1. What I don’t quite understand in all of that, is why is this trial being run and voted on by politicians? That can not be in the interest of having a free and fair trial.
      I probably just answered my own question.

      1. This isn’t a justice system proceeding. It’s an impeachment, which in the US is entirely a legislative process. The House of Representatives brings charges and the Senate votes on whether or not to convict. Charges being brought by the House is similar to an indictment in criminal law, but, at least in the US, the justice system has absolutely nothing to do with it. It is entirely outside the justice systems purview. The standards of a criminal trial do not apply.

        There is no “proved beyond a reasonable doubt” standard that must be abided by. A conviction can not result in legal criminal penalties because it is not a justice system proceeding. The result of a conviction is simply to be ejected from office, and if approved by an additional vote, barring the person from ever holding office again.

        1. Yes, though Trump being out of office does open him up to justice system proceedings. My hope is the many ongoing investigations show a direct connection between Trump and the Capitol riots. A White House meeting the day before is one lead. These things do take a while though.

          1. Yes, he is no longer protected by the office of POTUS. Time to follow through with criminal indictments. I’m interested to see what the State of New York will do.

    2. I’m not as pessimistic as PCC about the trial vote. This attempt to quash the trial is an easy vote for Republicans, because they really, really, really want to avoid having to vote on the actual article of impeachment, where their name will be permanently on the record supporting an insurrectionist president. No trial, no worries.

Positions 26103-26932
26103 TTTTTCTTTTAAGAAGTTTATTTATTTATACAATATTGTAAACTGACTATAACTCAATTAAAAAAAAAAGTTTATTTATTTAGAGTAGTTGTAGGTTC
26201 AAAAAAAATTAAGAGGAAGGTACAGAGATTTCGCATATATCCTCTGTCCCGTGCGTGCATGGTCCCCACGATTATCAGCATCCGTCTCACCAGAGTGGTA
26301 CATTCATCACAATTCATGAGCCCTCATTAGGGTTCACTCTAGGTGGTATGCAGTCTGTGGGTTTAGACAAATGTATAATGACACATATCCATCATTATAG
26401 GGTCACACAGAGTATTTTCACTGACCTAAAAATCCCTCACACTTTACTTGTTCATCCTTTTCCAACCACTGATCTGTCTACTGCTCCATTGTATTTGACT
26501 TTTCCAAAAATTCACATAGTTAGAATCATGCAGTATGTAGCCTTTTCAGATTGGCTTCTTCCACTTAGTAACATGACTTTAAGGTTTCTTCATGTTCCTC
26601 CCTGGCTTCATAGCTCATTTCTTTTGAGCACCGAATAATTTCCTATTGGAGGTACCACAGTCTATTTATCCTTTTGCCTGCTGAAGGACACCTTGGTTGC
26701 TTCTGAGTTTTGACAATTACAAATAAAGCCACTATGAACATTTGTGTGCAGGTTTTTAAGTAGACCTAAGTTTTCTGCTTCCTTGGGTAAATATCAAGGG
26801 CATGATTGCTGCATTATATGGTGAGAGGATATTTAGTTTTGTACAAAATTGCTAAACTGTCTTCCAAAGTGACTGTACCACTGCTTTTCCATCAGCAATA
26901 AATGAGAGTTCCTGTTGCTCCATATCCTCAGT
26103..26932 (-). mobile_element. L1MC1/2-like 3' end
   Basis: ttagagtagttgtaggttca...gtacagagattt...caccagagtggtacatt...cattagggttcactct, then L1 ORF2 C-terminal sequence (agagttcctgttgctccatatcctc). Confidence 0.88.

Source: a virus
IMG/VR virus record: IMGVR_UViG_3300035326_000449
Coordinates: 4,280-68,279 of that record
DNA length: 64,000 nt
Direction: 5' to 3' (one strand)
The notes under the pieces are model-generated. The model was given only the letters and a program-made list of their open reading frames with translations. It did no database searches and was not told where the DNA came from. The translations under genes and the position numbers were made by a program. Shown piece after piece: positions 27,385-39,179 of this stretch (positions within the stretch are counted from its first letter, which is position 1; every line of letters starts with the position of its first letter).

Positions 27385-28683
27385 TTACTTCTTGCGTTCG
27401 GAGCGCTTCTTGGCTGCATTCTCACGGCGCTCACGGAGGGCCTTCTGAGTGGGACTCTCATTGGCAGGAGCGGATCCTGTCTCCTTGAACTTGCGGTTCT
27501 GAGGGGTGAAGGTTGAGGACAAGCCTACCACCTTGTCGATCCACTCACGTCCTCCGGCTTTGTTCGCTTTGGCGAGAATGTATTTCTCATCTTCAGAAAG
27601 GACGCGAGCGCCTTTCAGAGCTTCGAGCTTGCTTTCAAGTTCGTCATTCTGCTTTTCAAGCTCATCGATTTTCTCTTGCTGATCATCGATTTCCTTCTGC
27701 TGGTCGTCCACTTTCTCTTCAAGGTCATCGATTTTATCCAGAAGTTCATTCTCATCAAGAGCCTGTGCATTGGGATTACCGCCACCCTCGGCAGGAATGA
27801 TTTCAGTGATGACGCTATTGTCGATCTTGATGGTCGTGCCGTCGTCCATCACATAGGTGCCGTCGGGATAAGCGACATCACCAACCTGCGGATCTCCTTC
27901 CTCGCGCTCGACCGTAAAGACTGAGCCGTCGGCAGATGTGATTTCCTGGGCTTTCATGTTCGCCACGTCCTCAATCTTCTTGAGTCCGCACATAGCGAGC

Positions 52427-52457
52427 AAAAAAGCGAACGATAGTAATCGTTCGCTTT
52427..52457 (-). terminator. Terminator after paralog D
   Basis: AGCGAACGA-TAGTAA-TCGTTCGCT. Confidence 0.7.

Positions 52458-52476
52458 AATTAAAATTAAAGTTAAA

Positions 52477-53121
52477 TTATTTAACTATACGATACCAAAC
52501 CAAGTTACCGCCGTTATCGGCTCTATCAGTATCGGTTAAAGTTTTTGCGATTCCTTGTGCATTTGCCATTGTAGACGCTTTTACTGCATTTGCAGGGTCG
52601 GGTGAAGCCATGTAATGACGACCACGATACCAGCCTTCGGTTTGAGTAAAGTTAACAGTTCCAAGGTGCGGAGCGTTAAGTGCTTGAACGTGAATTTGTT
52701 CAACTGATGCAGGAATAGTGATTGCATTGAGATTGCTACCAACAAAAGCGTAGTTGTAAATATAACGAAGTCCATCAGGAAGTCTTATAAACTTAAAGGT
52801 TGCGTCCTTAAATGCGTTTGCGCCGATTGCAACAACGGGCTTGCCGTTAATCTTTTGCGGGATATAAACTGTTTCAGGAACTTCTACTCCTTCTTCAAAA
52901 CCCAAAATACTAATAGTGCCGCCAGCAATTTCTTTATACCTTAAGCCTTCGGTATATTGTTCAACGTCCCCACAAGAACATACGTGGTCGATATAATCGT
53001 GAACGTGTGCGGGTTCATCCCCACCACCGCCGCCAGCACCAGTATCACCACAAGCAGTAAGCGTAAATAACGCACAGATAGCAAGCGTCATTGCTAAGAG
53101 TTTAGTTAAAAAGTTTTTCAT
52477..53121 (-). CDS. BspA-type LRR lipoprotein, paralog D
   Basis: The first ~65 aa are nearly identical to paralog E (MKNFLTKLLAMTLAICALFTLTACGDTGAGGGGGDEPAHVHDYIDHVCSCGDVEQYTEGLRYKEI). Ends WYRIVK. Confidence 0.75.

For example, McConnell has suggested that he would vote to convict, but he voted for this attempt to prevent the trial. I’m sure there are others.

      This will be a history-making trial, and we’ll find out how many GOP senators are willing to stand up and be counted on the wrong side of that history.

  4. Dear PCC(E) – can you tell us what symptoms you had from your Pfizer shot?
    P.S.-The Man & Sequoia picture is a “find the …” challenge. I found the second man easily, but where is the third?

    1. Up higher in the tree. The quality of the pic in the tweet is probably not good enough to find them. If you can a copy of the pic in its original size, which is very, very large, the 3rd person is relatively easy to find.

      The original image is multiple very high resolution pics stitched together. They rigged a system of ropes or cables to precisely run a camera vertically from ground level on up taking pictures at regular intervals.

        1. 🙂

          They are hanging from a rope just below the 2nd large branch up from the ground on the left side of the trunk.

          I’d love to climb around in a tree like that! Under supervision of a pro of course.

  5. Dang, that Russian gal giving advice on how to pretend you’re an American tourist if you’re about to get arrested in a demonstration is pretty darn good — a helluva lot better anyway than Alan Arkin as the skipper of a Soviet submarine stranded off Cape Cod in Norman Jewison’s Cold War comedy The Russians Are Coming, the Russians Are Coming trying to teach his crew to speak American: